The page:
Results for: “University of Massachusetts Amherst. Department of Chemistry” (990 collections)SCUA

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Du Bois, W. E. B. (William Edward Burghardt), 1868-1963

W.E.B. Du Bois Papers, 1803-1984.

328 boxes (168.75 linear feet).
Call no.: MS 312
W.E.B. Du Bois
W.E.B. Du Bois

Scholar, writer, editor of The Crisis and other journals, co-founder of the Niagara Movement, the NAACP, and the Pan African Congresses, international spokesperson for peace and for the rights of oppressed minorities, W.E.B. Du Bois was a son of Massachusetts who articulated the strivings of African Americans and developed a trenchant analysis of the problem of the color line in the twentieth century.

The Du Bois Papers contain almost 165 linear feet of the personal and professional papers of a remarkable social activist and intellectual. Touching on all aspects of his long life from his childhood during Reconstruction through the end of his life in 1963, the collection reflects the extraordinary breadth of his social and academic commitments from research in sociology to poetry and plays, from organizing for social change to organizing for Black consciousness.

Subjects

  • African Americans--Civil rights
  • African Americans--History--1877-1964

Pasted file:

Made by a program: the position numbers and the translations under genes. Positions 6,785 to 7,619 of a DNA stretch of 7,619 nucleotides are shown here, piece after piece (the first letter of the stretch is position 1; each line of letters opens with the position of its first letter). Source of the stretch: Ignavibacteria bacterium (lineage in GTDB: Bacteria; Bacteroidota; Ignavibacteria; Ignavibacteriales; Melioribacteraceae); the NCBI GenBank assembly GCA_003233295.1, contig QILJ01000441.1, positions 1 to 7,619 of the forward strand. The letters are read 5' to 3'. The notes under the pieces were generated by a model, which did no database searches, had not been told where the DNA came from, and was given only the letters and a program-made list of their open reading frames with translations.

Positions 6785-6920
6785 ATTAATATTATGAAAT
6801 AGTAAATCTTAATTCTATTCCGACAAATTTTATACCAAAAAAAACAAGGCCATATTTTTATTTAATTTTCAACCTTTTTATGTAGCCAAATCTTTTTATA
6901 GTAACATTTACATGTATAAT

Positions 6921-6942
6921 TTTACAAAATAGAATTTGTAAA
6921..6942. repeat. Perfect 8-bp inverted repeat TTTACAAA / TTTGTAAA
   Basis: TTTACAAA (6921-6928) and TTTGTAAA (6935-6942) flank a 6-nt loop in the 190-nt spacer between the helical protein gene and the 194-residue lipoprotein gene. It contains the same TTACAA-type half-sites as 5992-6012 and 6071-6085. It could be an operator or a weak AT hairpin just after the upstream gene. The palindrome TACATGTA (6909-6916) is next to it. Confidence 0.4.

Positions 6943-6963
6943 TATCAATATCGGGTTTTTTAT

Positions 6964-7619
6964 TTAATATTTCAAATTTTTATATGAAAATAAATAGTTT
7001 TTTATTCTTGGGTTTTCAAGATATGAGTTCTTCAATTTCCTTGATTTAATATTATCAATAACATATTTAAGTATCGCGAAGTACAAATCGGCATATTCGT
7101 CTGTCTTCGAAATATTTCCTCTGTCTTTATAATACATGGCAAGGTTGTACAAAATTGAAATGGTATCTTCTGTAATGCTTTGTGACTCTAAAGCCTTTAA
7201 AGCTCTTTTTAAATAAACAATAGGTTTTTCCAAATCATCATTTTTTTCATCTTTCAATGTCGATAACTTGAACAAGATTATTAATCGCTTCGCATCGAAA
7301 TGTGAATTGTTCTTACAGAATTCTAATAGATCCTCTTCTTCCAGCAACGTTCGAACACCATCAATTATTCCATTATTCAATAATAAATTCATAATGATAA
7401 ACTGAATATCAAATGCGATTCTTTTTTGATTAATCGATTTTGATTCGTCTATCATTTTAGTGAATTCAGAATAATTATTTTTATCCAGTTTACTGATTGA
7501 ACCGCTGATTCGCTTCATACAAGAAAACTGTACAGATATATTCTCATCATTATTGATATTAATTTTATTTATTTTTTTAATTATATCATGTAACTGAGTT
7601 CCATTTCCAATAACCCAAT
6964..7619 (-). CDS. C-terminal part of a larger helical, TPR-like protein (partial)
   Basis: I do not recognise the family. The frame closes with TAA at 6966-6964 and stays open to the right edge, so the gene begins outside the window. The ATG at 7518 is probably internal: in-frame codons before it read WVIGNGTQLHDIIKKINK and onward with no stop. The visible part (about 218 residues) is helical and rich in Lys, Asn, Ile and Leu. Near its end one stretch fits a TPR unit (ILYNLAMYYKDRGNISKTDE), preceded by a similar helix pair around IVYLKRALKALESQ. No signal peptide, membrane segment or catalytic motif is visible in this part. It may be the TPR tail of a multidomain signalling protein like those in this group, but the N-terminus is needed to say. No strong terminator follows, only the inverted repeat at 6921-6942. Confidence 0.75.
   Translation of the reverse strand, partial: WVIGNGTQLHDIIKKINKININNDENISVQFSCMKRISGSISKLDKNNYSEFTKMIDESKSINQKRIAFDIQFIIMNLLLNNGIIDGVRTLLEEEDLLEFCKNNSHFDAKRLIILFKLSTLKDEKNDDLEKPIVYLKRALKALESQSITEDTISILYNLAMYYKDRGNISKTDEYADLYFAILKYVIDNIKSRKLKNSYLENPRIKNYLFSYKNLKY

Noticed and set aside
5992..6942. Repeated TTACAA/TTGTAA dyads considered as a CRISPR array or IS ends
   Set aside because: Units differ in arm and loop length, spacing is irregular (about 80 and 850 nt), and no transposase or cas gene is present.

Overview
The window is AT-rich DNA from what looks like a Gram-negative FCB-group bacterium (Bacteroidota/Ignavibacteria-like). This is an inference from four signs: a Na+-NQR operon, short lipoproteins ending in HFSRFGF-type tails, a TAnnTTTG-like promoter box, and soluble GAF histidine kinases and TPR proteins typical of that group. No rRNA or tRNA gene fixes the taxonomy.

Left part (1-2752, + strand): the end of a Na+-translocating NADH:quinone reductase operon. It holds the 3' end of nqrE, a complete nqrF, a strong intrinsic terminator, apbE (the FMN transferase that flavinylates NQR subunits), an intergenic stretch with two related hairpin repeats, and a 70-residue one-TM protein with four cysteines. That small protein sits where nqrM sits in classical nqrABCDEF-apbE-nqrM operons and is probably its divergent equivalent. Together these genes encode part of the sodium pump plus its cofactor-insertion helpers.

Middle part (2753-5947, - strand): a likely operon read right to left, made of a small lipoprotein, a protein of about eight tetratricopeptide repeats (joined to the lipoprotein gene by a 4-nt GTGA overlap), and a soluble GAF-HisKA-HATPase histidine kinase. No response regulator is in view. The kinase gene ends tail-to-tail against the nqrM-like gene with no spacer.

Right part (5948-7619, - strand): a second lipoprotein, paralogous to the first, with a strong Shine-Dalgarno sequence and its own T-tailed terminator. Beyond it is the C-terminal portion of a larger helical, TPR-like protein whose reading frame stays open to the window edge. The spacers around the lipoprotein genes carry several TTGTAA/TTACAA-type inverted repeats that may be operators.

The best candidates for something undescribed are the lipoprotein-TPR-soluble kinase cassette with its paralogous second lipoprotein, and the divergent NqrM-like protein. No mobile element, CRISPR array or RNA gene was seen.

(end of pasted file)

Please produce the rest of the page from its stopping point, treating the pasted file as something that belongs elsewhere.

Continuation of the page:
• Crisis (New York, N.Y.)
  • Du Bois, W. E. B. (William Edward Burghardt), 1868-1963--Views on democracy
  • National Association for the Advancement of Colored People
  • Pan-Africanism
  • United States--Race relations

Contributors

  • Du Bois, W. E. B. (William Edward Burghardt), 1868-1963

Types of material

  • Photographs

Duus, Peter, 1933-

Peter Duus Papers, ca.1970-2008.

13 boxes (19.5 linear feet).
Call no.: MS 574

The William H. Bonsall Professor of History at Stanford University and a prolific scholar, Peter Duus has made significant contributions to the understanding of the development of Japanese imperialism and the emergence of the modern Japanese nation. Having received his doctorate from Harvard, Duus taught successively at Harvard, Washington University, and the Claremont Graduate School before arriving at Stanford in 1973. The recipient of numerous awards during his career, he has served in numerous positions within the field and as Director of the Center for East Asian Studies at Stanford.

The Duus Papers contain the professional correspondence, research notes, and other materials relating to the career of the eminent Japanologist, Peter Duus.